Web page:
Several new studies have found that hackers can convince wireless carriers' customer service agents to port legitimate phone numbers to bogus accounts -- a practice that can then open that account up to fraud and theft.
Researchers at Princeton University called three of the four major carriers and tried to convince customer service representatives to move phone numbers to new SIM cards. Verizon, AT&T and T-Mobile each received ten calls from the researchers, who posed as customers.
Astoundingly, in all 30 cases the fake customers successfully convinced the carriers to move the numbers to new SIM cards.
When the carriers tried to authenticate the customers by texting personal identification numbers (PINs), the "customers" acted confused and said the wrong PIN numbers, because of course they had not received the texts. Then the carriers asked for other forms of authentication, like most recently called numbers and most recent payments. The researchers had done their homework and in most cases were able to answer these questions correctly.
How can researchers (and hackers) get access to a victim's call history and payment history? By manipulating it. They can text multiple people fake offers that seem too good to refuse, until one person calls back. Now they have a recently called number. If the call happens to be from a prepaid account, the hacker has hit the jackpot because they can go to a convenience store, buy a refill card for a few dollars and then use it to refill that victim's account. Now the hacker has payment history. The next step is to call the carrier and request a SIM swap.
Perhaps more worrisome, not all fraudulent SIM swaps are one-off cases of identity theft. For example, Vice reported about hackers who convinced carrier employees to install software that then gives the hackers access to multiple customer accounts.
The entire situation shines a spotlight on the security problems surrounding "SIM swapping." Unlike physically replacing SIM cards in cellphones, SIM swapping is done remotely by using software to assign an existing phone number to a new SIM card. The new SIM is held by the hacker, who can then use it to access the rightful owner's account, change passwords and steal what can be stolen. After all, consumers' phone numbers are often used for two-factor authentication for access to online services.
In the highest-profile example of SIM hacking, 22-year-old Nicholas Truglia hijacked the phone number of a cryptocurrency investor and was able to steal $23 million from him.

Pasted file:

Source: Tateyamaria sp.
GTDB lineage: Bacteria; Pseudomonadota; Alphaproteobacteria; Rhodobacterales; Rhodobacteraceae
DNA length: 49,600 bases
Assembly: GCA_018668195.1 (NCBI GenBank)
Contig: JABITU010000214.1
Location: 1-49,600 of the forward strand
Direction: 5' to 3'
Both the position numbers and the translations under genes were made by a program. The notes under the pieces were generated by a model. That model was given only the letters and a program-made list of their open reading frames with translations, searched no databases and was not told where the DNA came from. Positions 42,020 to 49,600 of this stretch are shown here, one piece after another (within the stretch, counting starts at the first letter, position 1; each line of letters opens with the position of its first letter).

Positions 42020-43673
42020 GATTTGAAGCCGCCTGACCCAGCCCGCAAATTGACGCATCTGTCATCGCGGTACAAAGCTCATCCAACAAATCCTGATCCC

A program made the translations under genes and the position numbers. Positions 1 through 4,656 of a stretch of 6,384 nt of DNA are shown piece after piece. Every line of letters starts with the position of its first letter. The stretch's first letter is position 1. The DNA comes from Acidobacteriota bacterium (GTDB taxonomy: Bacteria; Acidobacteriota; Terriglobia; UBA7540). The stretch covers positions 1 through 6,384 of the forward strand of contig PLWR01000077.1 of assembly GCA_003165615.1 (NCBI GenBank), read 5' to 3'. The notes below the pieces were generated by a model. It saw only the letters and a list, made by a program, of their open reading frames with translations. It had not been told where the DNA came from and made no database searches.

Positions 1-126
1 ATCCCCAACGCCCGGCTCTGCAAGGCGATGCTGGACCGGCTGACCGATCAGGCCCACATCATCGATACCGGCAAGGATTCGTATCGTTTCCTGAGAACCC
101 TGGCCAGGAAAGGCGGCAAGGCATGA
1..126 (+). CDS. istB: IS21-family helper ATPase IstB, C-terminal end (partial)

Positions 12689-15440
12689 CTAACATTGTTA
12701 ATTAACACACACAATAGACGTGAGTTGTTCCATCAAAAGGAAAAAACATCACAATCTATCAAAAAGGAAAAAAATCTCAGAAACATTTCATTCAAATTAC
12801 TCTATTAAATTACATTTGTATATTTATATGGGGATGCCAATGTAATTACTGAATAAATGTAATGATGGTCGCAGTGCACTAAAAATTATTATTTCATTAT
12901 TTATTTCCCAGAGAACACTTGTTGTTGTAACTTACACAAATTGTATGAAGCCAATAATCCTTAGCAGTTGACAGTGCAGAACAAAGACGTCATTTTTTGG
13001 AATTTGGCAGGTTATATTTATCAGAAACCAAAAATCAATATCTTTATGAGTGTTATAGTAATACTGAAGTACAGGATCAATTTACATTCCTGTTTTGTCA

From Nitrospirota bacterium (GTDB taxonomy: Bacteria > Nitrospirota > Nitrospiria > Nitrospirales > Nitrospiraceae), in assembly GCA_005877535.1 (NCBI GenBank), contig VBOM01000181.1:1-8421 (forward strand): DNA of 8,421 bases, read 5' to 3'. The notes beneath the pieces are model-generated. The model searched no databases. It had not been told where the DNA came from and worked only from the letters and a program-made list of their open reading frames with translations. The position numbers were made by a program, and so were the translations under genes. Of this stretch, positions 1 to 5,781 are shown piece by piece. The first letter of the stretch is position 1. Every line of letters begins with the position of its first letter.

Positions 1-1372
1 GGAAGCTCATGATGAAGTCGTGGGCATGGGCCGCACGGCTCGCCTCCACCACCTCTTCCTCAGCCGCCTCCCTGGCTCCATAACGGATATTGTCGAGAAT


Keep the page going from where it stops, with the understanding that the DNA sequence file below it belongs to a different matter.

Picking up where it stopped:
Such developments have sparked responses from the wireless industry and regulators.
Last year the CTIA -- the US wireless industry's main trade group -- issued guidance for consumers on how to avoid becoming the victim of a SIM swap. The association said the number one recommendation is to establish a secure PIN that cannot easily be guessed. This does not do much good though if carrier customer service reps are willing to authenticate people who do not know the PIN for their account. In the Princeton study, even failure to repeat a temporary PIN that had just been texted did not keep people from getting their SIMs swapped.
Separately, Congress is pressuring the FCC to nudge the carriers into action. A handful of legislators sent FCC Chairman Ajit Pai a letter last week highlighting the problem and noting that American consumers are routinely encouraged to use two-factor authentication to protect all manner of accounts.
"SIM swap fraud may also endanger national security," the letter states. "For example, if a cyber criminal or foreign government uses a SIM swap to hack into the email account of a local public safety official, they could then leverage that access to issue emergency alerts using the federal alert and warning system operated by the Federal Emergency Management Agency."
For wireless carriers, addressing the SIM swap problem is likely to be a balancing act. Customer service agents will need to be stricter about authenticating callers without alienating the hundreds of customers who are legitimately confused and need help accessing their accounts.
— Martha DeGrasse, special to Light Reading. Follow her @mardegrasse